Author + information
- Received February 28, 2014
- Revision received March 18, 2014
- Accepted March 19, 2014
- Published online June 17, 2014.
- Erik Stroes, MD, PhD∗∗ (, )
- David Colquhoun, MD†,
- David Sullivan, MD‡,
- Fernando Civeira, MD§,
- Robert S. Rosenson, MD‖,
- Gerald F. Watts, DSc, PhD, DM¶,
- Eric Bruckert, MD#,
- Leslie Cho, MD∗∗,
- Ricardo Dent, MD††,
- Beat Knusel, PhD††,
- Allen Xue, PhD††,
- Rob Scott, MD††,
- Scott M. Wasserman, MD††,
- Michael Rocco, MD‡‡,
- GAUSS-2 Investigators
- ∗Department of Vascular Medicine, Academic Medical Center, Amsterdam, the Netherlands
- †Wesley Medical Centre, Auchenflower, Australia
- ‡Department of Clinical Biochemistry, Royal Prince Alfred Hospital, Camperdown, Australia
- §Hospital Universitario Miguel Servet, Zaragoza, Spain
- ‖Cardiometabolic Disorders Department, Icahn School of Medicine at Mount Sinai, New York, New York
- ¶Lipid Disorders Clinic, Royal Perth Hospital, School of Medicine and Pharmacology, University of Western Australia, Perth, Australia
- #Hopital Pitie-Salpetriere, Paris, France
- ∗∗Preventive Cardiology and Rehabilitation, Cleveland Clinic, Cleveland, Ohio
- ††Amgen, Thousand Oaks, California
- ‡‡Cardiovascular Medicine Department, Cleveland Clinic, Cleveland, Ohio
- ↵∗Reprints and correspondence:
Prof. Erik Stroes, Department of Vascular Medicine, F4.211, Academic Medical Center, Meibergdreef 9, 1105 AZ, Amsterdam, the Netherlands.
Objectives This study sought to evaluate the efficacy and safety of subcutaneous evolocumab compared with oral ezetimibe in hypercholesterolemic patients who are unable to tolerate effective statin doses.
Background Statin intolerance, which is predominantly due to muscle-related side effects, is reported in up to 10% to 20% of patients. Evolocumab, a fully human monoclonal antibody to proprotein convertase subtilisin/kexin type 9 (PCSK9), demonstrated marked reductions in plasma low-density lipoprotein cholesterol (LDL-C) in a phase 2 study in statin-intolerant patients.
Methods The GAUSS-2 (Goal Achievement after Utilizing an Anti-PCSK9 Antibody in Statin Intolerant Subjects) trial was a 12-week, double-blind study of randomized patients (2:2:1:1) to evolocumab 140 mg every two weeks (Q2W) or evolocumab 420 mg once monthly (QM) both with daily oral placebo or subcutaneous placebo Q2W or QM both with daily oral ezetimibe 10 mg. Co-primary endpoints were percent change from baseline in LDL-C at the mean of weeks 10 and 12, and at week 12.
Results Three hundred seven patients (age 62 ± 10 years; LDL-C 193 ± 59 mg/dl) were randomized. Evolocumab reduced LDL-C from baseline by 53% to 56%, corresponding to treatment differences versus ezetimibe of 37% to 39% (p <0.001). Muscle adverse events occurred in 12% of evolocumab-treated patients and 23% of ezetimibe-treated patients. Treatment-emergent adverse events and laboratory abnormalities were comparable across treatment groups.
Conclusions Robust efficacy combined with favorable tolerability makes evolocumab a promising therapy for addressing the largely unmet clinical need in high-risk patients with elevated cholesterol who are statin intolerant. (Goal Achievement After Utilizing an Anti-PCSK9 Antibody in Statin Intolerant Subjects-2; NCT01763905)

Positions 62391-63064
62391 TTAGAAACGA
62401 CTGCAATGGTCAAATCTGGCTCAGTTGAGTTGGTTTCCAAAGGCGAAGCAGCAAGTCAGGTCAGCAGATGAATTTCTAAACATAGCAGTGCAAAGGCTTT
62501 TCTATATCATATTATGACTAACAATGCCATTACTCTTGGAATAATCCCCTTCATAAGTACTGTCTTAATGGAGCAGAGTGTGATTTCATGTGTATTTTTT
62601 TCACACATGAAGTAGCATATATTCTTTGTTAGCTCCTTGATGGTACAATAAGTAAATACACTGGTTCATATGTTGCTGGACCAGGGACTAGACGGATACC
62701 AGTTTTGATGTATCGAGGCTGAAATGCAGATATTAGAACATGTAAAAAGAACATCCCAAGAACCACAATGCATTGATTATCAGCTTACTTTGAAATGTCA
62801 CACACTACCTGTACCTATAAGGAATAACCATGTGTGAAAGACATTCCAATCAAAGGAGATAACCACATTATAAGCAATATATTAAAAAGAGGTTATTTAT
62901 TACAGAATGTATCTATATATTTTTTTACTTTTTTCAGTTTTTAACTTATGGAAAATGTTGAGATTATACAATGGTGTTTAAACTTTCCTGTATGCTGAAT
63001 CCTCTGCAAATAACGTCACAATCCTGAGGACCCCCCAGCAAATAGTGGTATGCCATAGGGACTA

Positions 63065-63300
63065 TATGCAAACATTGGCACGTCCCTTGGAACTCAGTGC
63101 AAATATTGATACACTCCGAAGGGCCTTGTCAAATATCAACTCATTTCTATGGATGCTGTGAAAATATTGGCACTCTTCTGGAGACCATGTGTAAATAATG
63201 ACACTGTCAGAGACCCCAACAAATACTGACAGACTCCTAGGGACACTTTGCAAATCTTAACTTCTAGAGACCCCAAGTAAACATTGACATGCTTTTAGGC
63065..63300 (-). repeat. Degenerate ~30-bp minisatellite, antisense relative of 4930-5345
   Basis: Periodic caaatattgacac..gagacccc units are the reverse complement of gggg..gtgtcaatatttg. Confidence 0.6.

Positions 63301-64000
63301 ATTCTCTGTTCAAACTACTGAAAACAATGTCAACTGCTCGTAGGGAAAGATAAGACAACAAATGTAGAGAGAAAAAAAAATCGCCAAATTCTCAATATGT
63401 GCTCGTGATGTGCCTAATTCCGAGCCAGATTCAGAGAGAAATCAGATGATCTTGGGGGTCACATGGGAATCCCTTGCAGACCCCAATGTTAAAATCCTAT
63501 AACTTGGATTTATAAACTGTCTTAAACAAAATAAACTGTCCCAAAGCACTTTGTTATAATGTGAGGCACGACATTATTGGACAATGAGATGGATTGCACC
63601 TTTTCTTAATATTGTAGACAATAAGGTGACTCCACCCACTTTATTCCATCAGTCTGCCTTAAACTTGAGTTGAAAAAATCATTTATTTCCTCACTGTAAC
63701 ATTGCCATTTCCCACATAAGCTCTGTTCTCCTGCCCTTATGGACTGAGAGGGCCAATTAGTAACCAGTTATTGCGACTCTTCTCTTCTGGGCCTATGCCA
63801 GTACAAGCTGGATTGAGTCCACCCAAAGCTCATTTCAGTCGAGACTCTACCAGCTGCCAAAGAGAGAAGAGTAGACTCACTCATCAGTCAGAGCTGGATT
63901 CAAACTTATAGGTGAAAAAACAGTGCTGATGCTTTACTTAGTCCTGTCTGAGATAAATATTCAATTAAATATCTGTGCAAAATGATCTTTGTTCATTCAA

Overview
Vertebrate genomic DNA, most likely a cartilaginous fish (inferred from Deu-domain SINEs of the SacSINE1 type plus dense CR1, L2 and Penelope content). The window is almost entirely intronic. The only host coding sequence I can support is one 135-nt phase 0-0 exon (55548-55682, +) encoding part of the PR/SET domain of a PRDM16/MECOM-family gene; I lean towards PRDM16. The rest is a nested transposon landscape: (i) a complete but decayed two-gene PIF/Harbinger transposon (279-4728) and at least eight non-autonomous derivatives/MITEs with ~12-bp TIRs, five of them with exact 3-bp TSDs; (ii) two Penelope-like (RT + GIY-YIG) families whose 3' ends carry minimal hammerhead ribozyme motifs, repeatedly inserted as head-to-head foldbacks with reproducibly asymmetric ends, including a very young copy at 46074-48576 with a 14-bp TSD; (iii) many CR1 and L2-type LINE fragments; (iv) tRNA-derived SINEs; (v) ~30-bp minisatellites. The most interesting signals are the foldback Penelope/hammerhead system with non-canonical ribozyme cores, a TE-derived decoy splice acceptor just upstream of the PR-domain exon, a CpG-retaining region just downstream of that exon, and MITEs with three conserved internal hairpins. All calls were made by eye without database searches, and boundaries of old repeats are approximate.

Lowering low-density lipoprotein cholesterol (LDL-C) with statins reduces cardiovascular risk (1,2). Although statins are well tolerated, statin-related adverse events have been reported more commonly than in the randomized trials, reaching up to 10% to 20% of patients (3). Although Zhang et al. (3) reported that a substantial proportion of patients with side effects to 1 statin tolerated a re-challenge to a second statin, failure to achieve treatment target in patients intolerant of multiple statins is expected to translate into lower benefits in cardiovascular risk (1–4). The cholesterol absorption inhibitor, ezetimibe, is well tolerated, but yields only a minor reduction in LDL-C. Other therapies include bile acid sequestrants and nicotinic acid, but these agents are usually poorly tolerated. Novel potent LDL-C lowering therapies, such as the apolipoprotein-B synthesis inhibitor and the microsomal triglyceride transfer protein inhibitor, are characterized by marked side effects, limiting wider usage (5,6).
Proprotein convertase subtilisin/kexin type 9 (PCSK9) is a protein involved in regulating low-density lipoprotein receptor (LDLR) recycling (7–9). Evolocumab (AMG 145) is a fully human monoclonal antibody that binds to PCSK9 and inhibits its interaction with the LDLR, resulting in increased receptor recycling and LDL clearance. In a phase 2 dose-finding study, evolocumab reduced LDL-C in statin-intolerant patients and showed favorable short-term tolerability (10). We now report on the GAUSS-2 (Goal Achievement after Utilizing an Anti-PCSK9 Antibody in Statin Intolerant Subjects-2) trial (11), a phase 3 study that compared the effects of evolocumab with ezetimibe in statin-intolerant hypercholesterolemic patients. Compared with GAUSS, which included patients intolerant to at least 1 statin, the present phase 3 trial evaluated evolocumab compared with ezetimibe using a placebo-controlled design in patients intolerant to at least 2 statins.
GAUSS-2 enrolled patients aged 18 to 80 years on no or low-dose statins. Participants had LDL-C above their National Cholesterol Education Program (NCEP) Adult Treatment Panel III goal (12). Participants had previous intolerance to ≥2 statins, defined as inability to tolerate any dose or increase the dose above the smallest tablet strength because of intolerable muscle-related side effects (11).